Spoiler alert: In this post, I spoil season 3 of 13 Reasons Why. You might want to read just so you can save yourself the agony of watching.
One of the final images of season 3 of 13 Reasons Why couldn’t be more fitting: a literal garbage fire.
I’d like to think the writers became self-aware, but it’s probably just a coincidence.
The first season of the show, though heavily flawed, was still thought-provoking television, most successful when it focused on intrigue and storytelling rather than moralizing. But to its detriment, 13 Reasons Why desperately wanted to be a show that Made a Difference. Unfortunately, it did, and the message received was that suicide is an incredibly effective way to mete out revenge. Oopsie.
Perhaps to atone for their sins, the writers doubled-down on the preachiness in season 2 with varying results. But it’s the current season that has trangressed with something much, much worse than sermonizing: lazy writing.
The new exposition… I mean, girl.
Season 3’s mystery centers on the murder of Bryce Walker, whose lenient punishment for rape gives the entire cast motive for his death. Walking us through the story is new girl in school, Ani Achola, who replaces dead girl Hannah Baker as the series narrator. Major downgrade. The show casts Ani as virtually omnipotent, conveniently filling in exposition when showing just isn’t as easy as telling to move the story forward. Laaaaaayyyyyzeeeee.
How is Ani so all-knowing? In a short time, she’s magically infiltrated Liberty High’s favorite group of pathologically secretive teens. She’s best friends with main characters Clay Jensen and Jessica Davis despite having 0 chemistry with either… and she’s also living with Jessica’s rapist Bryce. (Her mom’s a caretaker at the home.) She has total access to every person and piece of evidence, though I’m not always quite sure how, and she freely interrogates students with no one questioning her entitlement. It’s all so unbelievable knowing the characters as we do. Ani has no real connection to the other students, no backstory for herself; she’s a plot device and nothing more. And to top it off, Ani is flat-out unlikeable: insipid and invasive, spouting off faux pearls of wisdom. Seriously, she sucks.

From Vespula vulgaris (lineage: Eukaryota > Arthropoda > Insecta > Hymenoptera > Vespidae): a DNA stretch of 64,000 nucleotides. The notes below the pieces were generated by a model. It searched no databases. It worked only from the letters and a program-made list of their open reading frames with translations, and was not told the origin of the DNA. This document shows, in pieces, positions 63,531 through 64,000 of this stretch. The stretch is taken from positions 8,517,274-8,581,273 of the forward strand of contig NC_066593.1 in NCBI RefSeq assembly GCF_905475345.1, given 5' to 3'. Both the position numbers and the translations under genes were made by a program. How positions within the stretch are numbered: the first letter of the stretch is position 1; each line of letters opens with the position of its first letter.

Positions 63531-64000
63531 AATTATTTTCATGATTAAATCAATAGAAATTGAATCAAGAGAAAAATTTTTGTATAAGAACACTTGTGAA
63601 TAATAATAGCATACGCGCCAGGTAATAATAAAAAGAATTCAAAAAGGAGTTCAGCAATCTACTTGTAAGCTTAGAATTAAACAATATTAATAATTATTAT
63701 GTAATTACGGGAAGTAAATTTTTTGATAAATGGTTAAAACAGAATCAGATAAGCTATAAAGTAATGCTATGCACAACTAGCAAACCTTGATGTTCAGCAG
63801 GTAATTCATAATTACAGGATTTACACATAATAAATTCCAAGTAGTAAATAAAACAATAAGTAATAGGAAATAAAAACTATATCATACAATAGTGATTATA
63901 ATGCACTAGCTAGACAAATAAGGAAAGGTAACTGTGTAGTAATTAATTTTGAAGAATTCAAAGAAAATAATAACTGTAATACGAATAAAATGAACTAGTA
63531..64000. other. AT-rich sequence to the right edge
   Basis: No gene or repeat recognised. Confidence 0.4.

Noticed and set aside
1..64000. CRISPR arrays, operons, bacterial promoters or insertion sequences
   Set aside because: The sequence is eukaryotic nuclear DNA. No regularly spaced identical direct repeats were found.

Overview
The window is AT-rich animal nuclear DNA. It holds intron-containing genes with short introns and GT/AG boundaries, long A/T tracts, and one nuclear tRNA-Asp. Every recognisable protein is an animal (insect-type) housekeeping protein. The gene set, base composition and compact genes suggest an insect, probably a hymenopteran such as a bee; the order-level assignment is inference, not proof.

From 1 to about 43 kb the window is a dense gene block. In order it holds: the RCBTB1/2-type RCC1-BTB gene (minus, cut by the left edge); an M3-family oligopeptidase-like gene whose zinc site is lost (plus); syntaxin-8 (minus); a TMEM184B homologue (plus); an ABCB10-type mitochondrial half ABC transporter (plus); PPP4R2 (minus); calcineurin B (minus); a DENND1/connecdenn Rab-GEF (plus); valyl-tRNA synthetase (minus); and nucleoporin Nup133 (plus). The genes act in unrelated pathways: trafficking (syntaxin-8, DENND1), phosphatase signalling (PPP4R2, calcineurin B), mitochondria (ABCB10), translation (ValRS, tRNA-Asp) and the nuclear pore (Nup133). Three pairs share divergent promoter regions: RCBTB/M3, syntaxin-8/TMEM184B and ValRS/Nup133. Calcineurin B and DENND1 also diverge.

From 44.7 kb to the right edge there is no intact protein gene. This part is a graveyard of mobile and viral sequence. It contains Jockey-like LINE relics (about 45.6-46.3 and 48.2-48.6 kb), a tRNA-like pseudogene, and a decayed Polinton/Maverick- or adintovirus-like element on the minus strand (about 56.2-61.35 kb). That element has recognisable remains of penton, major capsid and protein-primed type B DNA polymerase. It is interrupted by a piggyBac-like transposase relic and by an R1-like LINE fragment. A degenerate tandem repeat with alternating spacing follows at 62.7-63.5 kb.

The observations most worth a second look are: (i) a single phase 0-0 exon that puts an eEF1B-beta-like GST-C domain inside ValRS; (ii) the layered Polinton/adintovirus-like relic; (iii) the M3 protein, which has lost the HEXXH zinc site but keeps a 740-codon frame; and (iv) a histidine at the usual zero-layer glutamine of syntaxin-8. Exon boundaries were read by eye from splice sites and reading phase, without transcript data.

But you know who is likeable? The rapist.
Writers, you know you’re not doing your job when 99% of the characters are less likeable than the serial rapist. Unless that’s what you’re going for, which 13 Reasons Why is most certainly not. Yet, sadly, Bryce is depicted as more compassionate than the shrill, callous girls in the anti-rape organization, the Hands Off Our Bodies Club. Did Brett Kavanaugh ghostwrite this?
I have no issue with showing the grays of complicated subjects or with giving a former villain a redemption arc; in fact, I applaud that. But when the audience cares more for the victimizer of teenage girls than the girls themselves, and you’re purporting to be a show that’s honestly exploring sexual assault, that’s a problem.
There is so much sex in this season, and it’s all creepy. Close-ups of awkward mid-coitus faces, choking, pink plastic doohickies, aggressive thrusting… it came across as exploitative and more than a little gross.